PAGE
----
The professional scam or fraud popularity known as money laundry, etc, has now taken newer and technically more advanced dimensions. In case the of latter, the victim would be physically confronted for negotiation to have his wealth or money doubled or multiplied. In most cases, a trick would be played so that certain amount of the victims money would seem to have been doubled, tripled or quadrupled in the first instance. This lure him to readily summit the rest of his hard-earned money, and from there, all channels of communication and contacts would be terminated.

Panda Security's Anti-Malware Laboratory (Panda Lab) has it that for the past ten years, the former tops the list of the most frequent online scams. Panda Lab rated Nigerian scam the first type of scam appearing on the internet, and it continues to be widely used by cyber criminals today. The various faces it has can be portrayed in the following styles:

EMAILS FROM ANONYMOUS SOURCES: Here, the victims are asked to assist transfer a colossal amount of money from another country, usually to the victims country. Along the line, the victim will be asked to send certain amount of money in order to process the transfer so that the huge money will eventually be shared between the two as mutual beneficiaries.

COMPENSATION: In this case, victims are told that there's a fund raised to compensate fraud victims and so money has to be sent to serve as the transfer fee in order to redress the victims' damages or at least sympathize with them.

JOB OFFERS: Here, victims (usually job seekers) receive messages from foreign companies of white collar-jobs, seeking employees from that country. The job is described as simple with earnings of up to $3,000 for working 3-4 hours only in a day. If the offer is accepted, the victims account details will be given so that stolen money (from other victims account) will be transferred directly to the victims account so as to convince him into believing in them, and from there, enough rope is thrown for him to hang himself.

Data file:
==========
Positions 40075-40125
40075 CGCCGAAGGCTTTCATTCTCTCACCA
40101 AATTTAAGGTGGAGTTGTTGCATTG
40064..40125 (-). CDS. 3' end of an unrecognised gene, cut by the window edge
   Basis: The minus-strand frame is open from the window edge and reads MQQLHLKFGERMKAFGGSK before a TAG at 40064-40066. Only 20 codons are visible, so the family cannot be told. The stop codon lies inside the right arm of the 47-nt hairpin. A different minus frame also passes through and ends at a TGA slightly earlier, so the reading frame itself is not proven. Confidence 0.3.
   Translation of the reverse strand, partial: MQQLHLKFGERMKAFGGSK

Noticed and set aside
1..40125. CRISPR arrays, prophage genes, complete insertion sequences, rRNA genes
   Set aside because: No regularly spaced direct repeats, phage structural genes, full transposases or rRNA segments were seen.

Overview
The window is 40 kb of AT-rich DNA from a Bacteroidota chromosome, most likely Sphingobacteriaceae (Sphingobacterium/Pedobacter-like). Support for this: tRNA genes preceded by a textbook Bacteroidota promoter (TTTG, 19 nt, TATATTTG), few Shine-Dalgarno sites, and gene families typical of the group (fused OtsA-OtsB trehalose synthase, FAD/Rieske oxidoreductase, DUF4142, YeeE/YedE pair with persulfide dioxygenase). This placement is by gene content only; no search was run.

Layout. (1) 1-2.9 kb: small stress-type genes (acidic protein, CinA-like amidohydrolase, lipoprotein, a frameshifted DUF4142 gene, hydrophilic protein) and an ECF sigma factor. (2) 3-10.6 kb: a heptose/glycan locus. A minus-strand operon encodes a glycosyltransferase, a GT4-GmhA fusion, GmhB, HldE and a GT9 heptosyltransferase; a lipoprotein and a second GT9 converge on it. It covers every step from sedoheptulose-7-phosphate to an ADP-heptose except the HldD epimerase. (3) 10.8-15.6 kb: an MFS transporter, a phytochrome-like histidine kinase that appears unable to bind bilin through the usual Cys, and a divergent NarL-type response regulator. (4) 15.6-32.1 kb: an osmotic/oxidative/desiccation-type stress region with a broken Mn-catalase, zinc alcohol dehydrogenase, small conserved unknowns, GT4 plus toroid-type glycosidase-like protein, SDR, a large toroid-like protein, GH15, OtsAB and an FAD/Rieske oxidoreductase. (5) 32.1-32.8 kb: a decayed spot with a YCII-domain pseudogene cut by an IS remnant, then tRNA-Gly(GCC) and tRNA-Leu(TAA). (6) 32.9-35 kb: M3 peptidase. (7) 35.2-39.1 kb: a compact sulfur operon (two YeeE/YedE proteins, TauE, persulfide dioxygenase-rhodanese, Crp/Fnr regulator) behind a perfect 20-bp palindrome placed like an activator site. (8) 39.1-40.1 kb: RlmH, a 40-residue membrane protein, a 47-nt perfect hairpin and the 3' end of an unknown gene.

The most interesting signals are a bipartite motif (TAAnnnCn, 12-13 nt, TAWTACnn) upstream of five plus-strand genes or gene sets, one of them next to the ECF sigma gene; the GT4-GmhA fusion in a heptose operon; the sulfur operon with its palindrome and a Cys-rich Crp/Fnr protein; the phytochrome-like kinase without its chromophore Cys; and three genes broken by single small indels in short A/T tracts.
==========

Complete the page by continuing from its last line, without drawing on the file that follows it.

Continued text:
LOTTERY: In this type of fraud, victim receive emails notifying them of unimaginable money their emails have won. They then ask for the victims personal account details in order to transfer the substantial winnings. Victims are then asked to pay for an upfront bank fees and related expenses as the prerequisite arrangements to obtain the won fund.

THE MISTAKE: Here, the cyber criminal contacts someone who has placed an advert on a site such as the craigslist to sell something very important or precious. The fraudsters agree to buy the commodity and quickly send a fake cheque with an incorrect amount (always more than the agreed sum). In an attempt to refund the balance, the whole amount get lost.


To keep off and take safer position, one should avoid any offer which sounds too good to believe, especially from anonymous sources. "A fly always dies in search for cheaper but more delicious foods".